During the pandemic, many people who began working from home became more productive. The lack of commute was part of it. So was the dramatic decrease in interruptions and distractions.
I want to pause for a moment to acknowledge something. For workers with young children, the number of interruptions and distractions skyrocketed. Those people deserve medals. Really. Big. Medals.
The Art of Making Things Happen: Deep Work versus Shallow Work
Now that non-essential workers are returning to the office, the idea of productivity is on our minds. Interruptions and distractions hamper our ability to engage in “deep work.” This is the subject of Cal Newport's book Deep Work: Rules for Focused Success in a Distracted World. Productivity experts have long focused on how to manage to-do lists. They talk about how to get more done in less time, how to manage your email in-box, and more. Newport describes that, along with attending endless strings of meetings, as “shallow work.” It’s busy-ness. It does not tend to advance longer-term goals such as developing a new product line, engineering a solution, or writing a book.
For such longer-term goals, we need to be able to engage in deep, focused thinking—free of distractions. Far easier said than done.
Bill Gates has often talked about his “think weeks.” During those periods, he spent time alone in an isolated location. He read proposals and ideas from his employees and thought about the future of Microsoft.
Most of us cannot afford to do something that dramatic. Nonetheless, there are still steps we can take to develop our ability to engage in deep work:
Planning your day in blocks of time can help you focus on a single task. It also limits distractions and shallow work to specific time periods. When my kids were young, I was running a company and also ended up as a delivery lead for some significant client work. I had over committed yet needed to meet my commitments. To get through that season, I went to bed early and found that I could get more done between 3:30 a.m. and 6:30 a.m. than I could in the rest of my normal workday. While I do not recommend sleep deprivation, this extreme version of time blocking allowed me to bring my best thinking and capabilities to my company and to my clients, and to also be there for my family’s morning and evening routines.
Minimizing distractions and interruptions
Disabling the wi-fi on your computer while working on a writing project can help you focus. Leaving your cell phone in a different room during a deep work session has a similar effect. Many people also find noise-canceling headphones beneficial in this regard.
Making a grand gesture
Relocating for a deep work session sends a signal to your brain. Something different is about to happen. It’s not business as usual. For students, that could mean studying for finals in the library instead of in their dorm room. For writers, it could mean spending a night or a weekend in a hotel while finishing a novel. For others, it could be as simple as working in a different location of their home or office building when it’s time for a deep work session.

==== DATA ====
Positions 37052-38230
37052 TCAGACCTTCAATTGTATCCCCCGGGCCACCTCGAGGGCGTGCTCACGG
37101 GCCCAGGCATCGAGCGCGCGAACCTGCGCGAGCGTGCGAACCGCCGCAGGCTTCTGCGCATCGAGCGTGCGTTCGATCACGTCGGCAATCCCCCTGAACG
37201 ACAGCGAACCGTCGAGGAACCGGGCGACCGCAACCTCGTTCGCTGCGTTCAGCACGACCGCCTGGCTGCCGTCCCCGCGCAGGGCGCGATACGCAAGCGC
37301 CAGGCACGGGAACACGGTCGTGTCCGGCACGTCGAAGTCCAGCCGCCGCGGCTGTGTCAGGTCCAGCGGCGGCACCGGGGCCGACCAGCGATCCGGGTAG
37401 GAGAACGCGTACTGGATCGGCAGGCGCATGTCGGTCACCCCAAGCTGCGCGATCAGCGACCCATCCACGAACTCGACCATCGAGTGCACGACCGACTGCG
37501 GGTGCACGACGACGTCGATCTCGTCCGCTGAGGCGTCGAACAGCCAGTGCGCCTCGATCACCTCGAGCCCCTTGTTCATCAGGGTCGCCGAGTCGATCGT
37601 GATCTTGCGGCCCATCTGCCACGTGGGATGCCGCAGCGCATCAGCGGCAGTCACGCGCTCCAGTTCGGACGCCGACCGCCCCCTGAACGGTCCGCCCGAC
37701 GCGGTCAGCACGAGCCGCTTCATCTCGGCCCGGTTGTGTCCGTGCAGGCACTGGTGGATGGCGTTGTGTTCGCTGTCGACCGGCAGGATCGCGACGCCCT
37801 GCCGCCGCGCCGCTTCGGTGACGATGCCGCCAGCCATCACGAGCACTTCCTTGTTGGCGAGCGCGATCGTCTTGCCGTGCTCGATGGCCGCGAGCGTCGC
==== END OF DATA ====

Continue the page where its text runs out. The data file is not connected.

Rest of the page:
Reducing the expectation of instant communication
Constant emails and group chat messages impede our ability to engage in deep work. People have grown to expect near-instant responses. In most lines of work, though, delaying a response for an hour or two won’t actually hurt anything.
One option is to identify specific times for reading and responding to messages. To manage expectations, people sometimes say so in an automatic response. For example, “Thank you for your message. I read and respond to messages from 9 to 10 each morning and from 3 to 4 each afternoon.”
Others take the opposite approach. They specify when they will not be available because they are engaging in deep work. For example, “Thank you for your message. I am offline each day between 10 and 11 and again between 2 and 3.”
Of course, if you’re not the boss, you need to make sure your boss is okay with your adopting this type of approach. If you are the boss, adopting this behavior shows your employees that you value deep work. It also encourages them to engage in it.
Dealing with social media
Cal Newport doesn’t hold back when discussing the hold that social media has on our attention. Spoiler alert: he’s not a fan. Many people turn to social media in their down time. Their mindless scrolling does nothing either to relax them or advance their goals.
It is unrealistic to believe that people will stop using social media. That said, Newport urges us to consider which social media tools we use. Do the benefits outweigh the negatives? Can we delete social media apps from our cell phones so that we turn to them less often? Can we develop non-online leisure activities, such as learning a musical instrument?
Training our minds to focus
Memory training requires focus and concentration. As a result, it can be an excellent way to prepare for deep work. Memorize a poem or a song. Commit to memory the order of individuals in a group photo. Try to remember all the spices in your spice rack. Doing so can help train your brain to ignore distractions. It also trains your brain to focus on one specific challenging task for a limited period of time.
How Much Work is Enough?
In conclusion, I want to emphasize one thing. Newport isn’t suggesting that we engage in deep work for the majority of our workdays. Even experts at deep work can manage only four hours a day, and not usually in one four-hour chunk. For beginners, an hour a day divided into two half-hour segments is more realistic. Try it out, and let me know how it goes for you.